Just spent the weekend at the Ramada Jarvis Grange near Bristol. I can't say I had a great time, but it wasn't bad for the price.
November 2006 Archives
So the British are rubbish at languages, that much we know. What's the problem, though? Why are we rubbish? I don't know, but I have a few ideas.
The British Academy thinks bringing back compulsory language GCSEs is a good idea.
Onora O'Neill, President of the British Academy, said that “A prompt return to mandatory study of foreign languages at GCSE is crucial, since otherwise schools will not have the complement of staff to teach any languages to a reasonable standard.”
The Academy also believes that longer-term measures are needed to incentivise foreign language study and to improve teaching and learning opportunities. Robin Jackson, the Academy's Chief Executive, added that 'The decline in school level language learning results in damage to language-based degree study and also to the many other university subjects that involve linguistic skills, with further malign effects upon the standard of UK research in these fields“.
Hmm, actually teaching children languages might help them to speak languages? Why hasn't anyone thought of that before? Silly government.
But I have a question. We all know that the Dutch, some of our closest neighbours and fellow speakers of a West Germanic language, are incredibly multilingual, speaking English, French, German and Dutch fluently almost to a man (or woman). Now, there are probably plenty of reasons for this, including easy access to foreign language TV stations, thanks to signal leakage from neighbouring countries and cable TV, and a healthy number of people to speak those languages with.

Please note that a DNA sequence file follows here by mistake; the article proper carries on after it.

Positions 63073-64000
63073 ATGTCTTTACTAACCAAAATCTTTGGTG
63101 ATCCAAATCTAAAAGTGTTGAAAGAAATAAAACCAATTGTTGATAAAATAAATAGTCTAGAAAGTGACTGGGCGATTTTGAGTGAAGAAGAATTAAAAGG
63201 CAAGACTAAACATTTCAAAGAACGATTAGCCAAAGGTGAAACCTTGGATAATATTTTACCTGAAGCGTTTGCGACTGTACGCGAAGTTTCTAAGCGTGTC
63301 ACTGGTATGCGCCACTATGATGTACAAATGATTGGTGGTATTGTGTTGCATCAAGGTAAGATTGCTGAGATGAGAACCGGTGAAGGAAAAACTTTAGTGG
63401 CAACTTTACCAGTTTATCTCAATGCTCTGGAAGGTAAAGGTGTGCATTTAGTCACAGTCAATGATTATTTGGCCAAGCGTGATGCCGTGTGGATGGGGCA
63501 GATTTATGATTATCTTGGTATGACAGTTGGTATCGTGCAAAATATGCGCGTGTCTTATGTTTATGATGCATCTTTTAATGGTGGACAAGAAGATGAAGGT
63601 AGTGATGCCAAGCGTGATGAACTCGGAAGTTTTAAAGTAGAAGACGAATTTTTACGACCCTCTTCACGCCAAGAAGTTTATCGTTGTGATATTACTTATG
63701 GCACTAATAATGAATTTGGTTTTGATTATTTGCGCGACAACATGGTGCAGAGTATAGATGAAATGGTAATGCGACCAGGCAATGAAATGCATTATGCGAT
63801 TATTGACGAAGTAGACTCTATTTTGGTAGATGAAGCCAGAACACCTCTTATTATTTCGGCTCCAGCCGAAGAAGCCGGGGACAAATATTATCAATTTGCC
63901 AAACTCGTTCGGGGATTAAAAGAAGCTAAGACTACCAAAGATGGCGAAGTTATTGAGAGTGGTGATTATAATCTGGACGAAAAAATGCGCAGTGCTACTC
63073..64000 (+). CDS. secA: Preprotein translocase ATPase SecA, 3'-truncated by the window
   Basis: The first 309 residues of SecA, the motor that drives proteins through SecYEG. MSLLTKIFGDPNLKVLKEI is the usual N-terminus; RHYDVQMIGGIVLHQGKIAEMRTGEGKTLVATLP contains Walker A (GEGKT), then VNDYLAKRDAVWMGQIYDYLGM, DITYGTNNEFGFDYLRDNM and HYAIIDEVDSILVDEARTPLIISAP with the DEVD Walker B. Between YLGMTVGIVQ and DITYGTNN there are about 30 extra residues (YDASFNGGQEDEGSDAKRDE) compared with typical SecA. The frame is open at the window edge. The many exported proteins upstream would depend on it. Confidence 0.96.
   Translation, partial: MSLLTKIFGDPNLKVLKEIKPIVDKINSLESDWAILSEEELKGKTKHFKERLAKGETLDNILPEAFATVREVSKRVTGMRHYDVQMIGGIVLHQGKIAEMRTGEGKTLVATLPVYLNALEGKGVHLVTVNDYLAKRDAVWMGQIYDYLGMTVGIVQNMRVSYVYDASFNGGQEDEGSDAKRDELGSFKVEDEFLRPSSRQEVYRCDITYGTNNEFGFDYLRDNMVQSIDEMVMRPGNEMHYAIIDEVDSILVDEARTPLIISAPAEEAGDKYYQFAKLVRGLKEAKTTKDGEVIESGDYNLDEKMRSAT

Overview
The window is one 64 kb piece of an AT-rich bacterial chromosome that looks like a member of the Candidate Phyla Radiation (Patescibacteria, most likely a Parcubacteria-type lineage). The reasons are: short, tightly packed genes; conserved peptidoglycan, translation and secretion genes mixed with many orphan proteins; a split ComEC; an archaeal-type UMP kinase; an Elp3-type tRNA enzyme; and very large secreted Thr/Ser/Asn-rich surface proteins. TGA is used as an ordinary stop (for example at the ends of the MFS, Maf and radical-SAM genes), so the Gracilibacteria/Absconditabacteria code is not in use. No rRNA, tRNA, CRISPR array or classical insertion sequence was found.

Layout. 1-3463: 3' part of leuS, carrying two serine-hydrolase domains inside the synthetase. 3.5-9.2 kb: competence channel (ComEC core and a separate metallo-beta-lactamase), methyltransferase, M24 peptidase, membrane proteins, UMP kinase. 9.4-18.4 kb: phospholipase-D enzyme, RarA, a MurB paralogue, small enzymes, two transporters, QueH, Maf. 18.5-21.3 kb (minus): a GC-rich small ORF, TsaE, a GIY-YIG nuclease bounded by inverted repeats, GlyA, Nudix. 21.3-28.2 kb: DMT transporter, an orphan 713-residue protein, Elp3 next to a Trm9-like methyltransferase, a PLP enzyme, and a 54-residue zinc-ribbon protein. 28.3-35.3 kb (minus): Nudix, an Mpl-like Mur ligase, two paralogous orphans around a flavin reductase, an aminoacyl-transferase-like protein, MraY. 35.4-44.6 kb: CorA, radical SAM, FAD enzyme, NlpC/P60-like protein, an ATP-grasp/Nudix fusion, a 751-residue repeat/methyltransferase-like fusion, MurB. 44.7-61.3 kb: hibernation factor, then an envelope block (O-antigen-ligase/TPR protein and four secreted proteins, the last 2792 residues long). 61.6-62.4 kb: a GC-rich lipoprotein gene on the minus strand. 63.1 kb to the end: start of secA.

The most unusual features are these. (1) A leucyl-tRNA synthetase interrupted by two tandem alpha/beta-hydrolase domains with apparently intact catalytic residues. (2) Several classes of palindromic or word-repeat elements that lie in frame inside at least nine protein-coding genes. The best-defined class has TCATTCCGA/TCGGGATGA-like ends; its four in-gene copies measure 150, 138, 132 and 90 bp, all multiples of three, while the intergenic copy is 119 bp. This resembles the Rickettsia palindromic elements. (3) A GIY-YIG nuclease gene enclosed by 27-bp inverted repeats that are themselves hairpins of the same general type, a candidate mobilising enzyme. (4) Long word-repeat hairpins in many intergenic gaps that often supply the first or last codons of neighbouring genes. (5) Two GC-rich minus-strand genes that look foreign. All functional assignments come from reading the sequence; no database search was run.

All the same, I can't help but wonder this: why don't we just send a fact finding team over to The Netherlands, find out how they teach languages there, and just do that here – rip out our entire language-teaching system and use theirs instead?
It's just an idea.
I've descended to hobo levels of existence. It's ridiculous. I'm absent-minded at the best of times, but my Monday activities were just silly.
In a fit of efficiency, I went out to recycle the household waste, get a couple of pairs of trousers dry-cleaned and post a letter. Given that I had two bags for everything, what do you think happened?
Yes, you guessed right. I put the trousers and the post in the recycling bag and then accidentally recycled them. Fortunately, the recycling bins were close to the house so I was able to run back, fetch a broom and use that to hook out my trousers and post.
But I am now, officially, the kind of guy who wears trousers that have been fished out of wastebins. Oh dear.
I've already told you how my slightly rubbish hosting service, Dataflame, chose to change all the permission requirements on PHP files without bothering to tell me. Now my ISP, Be, has decided to get in on the “zero communication” act.
On Friday, mid-way through the day, they suddenly decided to implement an anti-spam measure that blocked all outgoing emails (technically, they closed ports 25 and 465). Took me a while to work out what was going on, and a bit less than a day to respond to my support request but it's all sorted: if you're a Be customer and you can't send emails, set your SMTP server to smtp1.bethere.co.uk.
But why couldn't they simply have emailed me (and everyone else) and told us that we'd need to change our email settings on a particular date? Or have a transition period? I ask you...
Although its readership was increasing and it was making a profit, another one of the mags I write for has decided to close. There's no winning, sometimes, is there?